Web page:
PROS: Compelling characters; interesting premise; lots of potential.
CONS: Lots of questions but few answers; predestined events lessen suspense.
BOTTOM LINE: An interesting, if flawed, start to a series with loads of potential.
I didn’t get far into The Wolves of London by Mark Morris before I had to check the book description to make sure I was reading the right thing. Book One of the Obsidian Heart series starts out so grounded in reality that despite the promises made on the back cover I didn’t quite believe it could progress into the “nightmarish” and “unearthly.” It’s quite the incredible feat and I can’t say I’ve ever experienced its like before. It just goes to show how deft Morris is at writing personal drama. The Wolves of London is a book that hooks readers from the first page and though some elements of the story aren’t as successful as others, Morris tells a twisty-turny tale of the supernatural that is sure to thrill and intrigue.
The Wolves of London is the story of Alex Locke, a former ex-con. Alex is a highly compelling protagonist, he is likable from the very start. He is a man that has made mistakes in the past but has chosen to acknowledge them and move forward with his life, stepping up as a responsible father and respectable member of society. He’s a glass-half-full sort of guy and you can’t help but admire him for it. All is going well in Alex’s life until his eldest daughter Candice asks for a big favor — a £15,000 big favor. Her boyfriend has run afoul of a drug dealer, leaving Candice the collateral if her boyfriend fails to pay up. Fearing for his daughter’s life and running low on options Alex makes a phone call he resolved to never make. This single phone call thrusts Alex back into criminal underworld and throws into motion a chain of events that weaves through time and space.
The real world setting of London, the personal drama, and the well drawn and authentic characters — this is where The Wolves of London shines. The mundane details of Alex’s post-incarceration life build a compelling foundation for the mayhem to come. It’s the urban fantasy/horror aspects of the novel that prove to be slightly less engaging. There are some really cool ideas at play — chief among them the obsidian heart that the series is named after. I’ve only had limited experience with The Darkness comic book series published by Top Cow Productions (primarily the video games developed by Starbreeze Studios) but I started to get that vibe from The Wolves of London. I couldn’t help but to draw parallels between the mysterious obsidian heart and the universal force of chaos and destruction known as the Darkness. I don’t consider this a bad thing — there are a lot of cool ways to explore this concept and regardless, by the end of The Wolves of London we know very little about the obsidian heart. The same applies for the “unearthly assassins” known as the Wolves of London. Alex encounters some pretty twisted monsters but readers are given little explanation as to their origin or motivations. And that’s where the crux of my issues lie.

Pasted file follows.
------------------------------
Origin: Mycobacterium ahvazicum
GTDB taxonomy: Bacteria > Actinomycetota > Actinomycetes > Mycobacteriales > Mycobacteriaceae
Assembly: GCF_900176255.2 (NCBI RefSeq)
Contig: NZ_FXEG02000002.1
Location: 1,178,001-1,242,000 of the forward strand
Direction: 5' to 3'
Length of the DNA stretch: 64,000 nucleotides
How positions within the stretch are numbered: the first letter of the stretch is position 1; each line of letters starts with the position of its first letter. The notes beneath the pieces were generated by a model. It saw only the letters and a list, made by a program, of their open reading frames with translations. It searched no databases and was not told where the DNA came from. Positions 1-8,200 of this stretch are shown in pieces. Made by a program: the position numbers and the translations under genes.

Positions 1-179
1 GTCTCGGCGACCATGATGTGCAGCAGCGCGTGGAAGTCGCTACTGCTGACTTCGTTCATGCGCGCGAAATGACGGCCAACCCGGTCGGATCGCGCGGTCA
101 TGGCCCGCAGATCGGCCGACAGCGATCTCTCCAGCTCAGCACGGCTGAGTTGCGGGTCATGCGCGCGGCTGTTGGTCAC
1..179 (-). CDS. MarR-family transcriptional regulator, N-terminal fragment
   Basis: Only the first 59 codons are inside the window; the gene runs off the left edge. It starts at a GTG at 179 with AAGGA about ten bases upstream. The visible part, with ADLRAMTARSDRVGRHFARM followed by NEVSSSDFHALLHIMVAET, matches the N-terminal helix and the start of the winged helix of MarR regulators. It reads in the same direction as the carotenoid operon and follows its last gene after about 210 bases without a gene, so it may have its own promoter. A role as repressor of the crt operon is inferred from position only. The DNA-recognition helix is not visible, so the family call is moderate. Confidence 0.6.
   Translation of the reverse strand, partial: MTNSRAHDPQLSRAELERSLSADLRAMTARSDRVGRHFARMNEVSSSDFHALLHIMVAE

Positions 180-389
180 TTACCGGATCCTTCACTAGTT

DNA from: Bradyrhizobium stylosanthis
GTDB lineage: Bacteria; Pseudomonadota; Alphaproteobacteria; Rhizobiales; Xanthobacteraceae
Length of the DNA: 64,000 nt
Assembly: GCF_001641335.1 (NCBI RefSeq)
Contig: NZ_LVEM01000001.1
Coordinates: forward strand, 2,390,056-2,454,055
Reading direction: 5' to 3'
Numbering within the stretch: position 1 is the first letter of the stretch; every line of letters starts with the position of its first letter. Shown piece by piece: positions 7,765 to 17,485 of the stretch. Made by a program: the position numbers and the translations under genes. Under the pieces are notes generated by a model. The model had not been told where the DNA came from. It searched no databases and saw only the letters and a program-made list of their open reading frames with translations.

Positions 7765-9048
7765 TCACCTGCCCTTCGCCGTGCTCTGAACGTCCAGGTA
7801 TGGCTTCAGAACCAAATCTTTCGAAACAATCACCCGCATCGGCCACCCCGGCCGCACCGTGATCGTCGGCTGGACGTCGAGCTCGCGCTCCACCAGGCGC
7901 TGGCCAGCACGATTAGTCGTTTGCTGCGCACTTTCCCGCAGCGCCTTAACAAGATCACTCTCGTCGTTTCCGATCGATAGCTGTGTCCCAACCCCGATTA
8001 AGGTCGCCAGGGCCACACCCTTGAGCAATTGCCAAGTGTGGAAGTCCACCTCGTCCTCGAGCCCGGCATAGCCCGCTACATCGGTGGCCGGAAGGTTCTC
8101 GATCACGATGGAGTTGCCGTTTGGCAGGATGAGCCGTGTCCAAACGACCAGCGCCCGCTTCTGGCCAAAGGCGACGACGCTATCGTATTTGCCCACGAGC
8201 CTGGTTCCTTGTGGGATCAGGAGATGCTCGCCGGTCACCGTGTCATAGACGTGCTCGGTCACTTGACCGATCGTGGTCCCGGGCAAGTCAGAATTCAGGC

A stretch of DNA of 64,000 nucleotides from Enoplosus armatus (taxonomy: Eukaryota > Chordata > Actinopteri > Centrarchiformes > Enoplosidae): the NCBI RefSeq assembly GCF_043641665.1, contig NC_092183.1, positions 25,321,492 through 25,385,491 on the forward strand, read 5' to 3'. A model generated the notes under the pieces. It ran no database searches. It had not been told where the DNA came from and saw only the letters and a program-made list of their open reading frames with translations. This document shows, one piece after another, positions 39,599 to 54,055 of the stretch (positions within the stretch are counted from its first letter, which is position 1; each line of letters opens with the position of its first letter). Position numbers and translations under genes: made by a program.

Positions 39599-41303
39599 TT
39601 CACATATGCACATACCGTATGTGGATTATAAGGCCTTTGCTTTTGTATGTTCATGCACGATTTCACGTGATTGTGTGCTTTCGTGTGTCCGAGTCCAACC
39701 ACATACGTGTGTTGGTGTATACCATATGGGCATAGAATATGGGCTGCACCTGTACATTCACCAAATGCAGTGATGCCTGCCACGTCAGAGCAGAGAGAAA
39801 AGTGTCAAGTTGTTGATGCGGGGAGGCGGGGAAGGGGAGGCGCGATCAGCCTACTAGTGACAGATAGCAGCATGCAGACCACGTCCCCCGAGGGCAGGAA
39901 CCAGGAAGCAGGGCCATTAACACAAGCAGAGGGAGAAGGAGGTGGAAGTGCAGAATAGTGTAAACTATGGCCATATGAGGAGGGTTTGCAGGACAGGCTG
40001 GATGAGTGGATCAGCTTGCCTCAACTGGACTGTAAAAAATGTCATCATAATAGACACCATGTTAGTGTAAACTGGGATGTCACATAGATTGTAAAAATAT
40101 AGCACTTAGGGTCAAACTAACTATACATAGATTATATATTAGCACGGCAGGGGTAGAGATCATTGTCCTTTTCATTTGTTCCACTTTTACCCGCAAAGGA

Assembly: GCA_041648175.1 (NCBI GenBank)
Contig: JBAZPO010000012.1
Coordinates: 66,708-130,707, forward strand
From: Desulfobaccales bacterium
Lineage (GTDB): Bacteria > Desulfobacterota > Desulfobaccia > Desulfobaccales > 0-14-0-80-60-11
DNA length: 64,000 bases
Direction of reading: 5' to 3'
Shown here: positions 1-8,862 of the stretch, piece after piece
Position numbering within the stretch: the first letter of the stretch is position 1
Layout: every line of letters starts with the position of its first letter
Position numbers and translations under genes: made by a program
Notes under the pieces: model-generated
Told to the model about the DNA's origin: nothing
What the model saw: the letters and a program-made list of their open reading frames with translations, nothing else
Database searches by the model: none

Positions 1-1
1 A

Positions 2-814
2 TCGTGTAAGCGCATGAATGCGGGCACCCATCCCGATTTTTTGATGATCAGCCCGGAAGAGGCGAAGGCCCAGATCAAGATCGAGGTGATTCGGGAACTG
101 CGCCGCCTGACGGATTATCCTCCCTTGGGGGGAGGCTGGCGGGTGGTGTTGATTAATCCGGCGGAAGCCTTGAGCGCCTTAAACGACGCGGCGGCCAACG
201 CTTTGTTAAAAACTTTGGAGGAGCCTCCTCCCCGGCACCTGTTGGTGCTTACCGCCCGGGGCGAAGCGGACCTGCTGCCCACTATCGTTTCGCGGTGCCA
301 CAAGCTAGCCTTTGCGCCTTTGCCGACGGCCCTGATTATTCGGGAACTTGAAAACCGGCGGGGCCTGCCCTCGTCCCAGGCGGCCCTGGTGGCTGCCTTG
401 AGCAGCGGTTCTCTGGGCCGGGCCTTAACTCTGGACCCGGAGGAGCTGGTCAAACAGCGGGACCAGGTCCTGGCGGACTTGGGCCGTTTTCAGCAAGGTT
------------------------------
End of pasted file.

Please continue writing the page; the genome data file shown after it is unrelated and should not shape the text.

There is a lot going on in The Wolves of London, there are a lot of moving pieces but to Morris’s credit the plot is easy enough to follow. A lot of questions arise. A lot, a lot. And too few of them are answered by the end of the first book of the Obsidian Heart series. And perhaps it’s an unfair criticism given that there are two sequels currently planned, but it feels as though I spent too much of the novel going, “That’s awesome! But what does it mean?” Like Alex, readers are left dodging punches in the dark but with a lessened sense of peril due to pre-destined events. Alex spends the book reacting to the world around him unraveling, stumbling into trap after trap and barely managing to escape with his life. On the plus side, in the setup for The Society of Blood, book two of the Obsidian Heart, it seems as though Alex is about to take matters into his own hands and this should alleviate a lot of the problems.
Despite these issues the Obsidian Heart series has the potential to be a sweeping epic of urban fantasy and horror. Morris has set up the dastardly dominoes, all that’s left is to start knocking them over in The Society of Blood. What The Wolves of London lacks in answers to questions it makes up for in heart. I challenge readers not to develop an emotional investment in the plight of Alex Locke — go ahead, I dare you.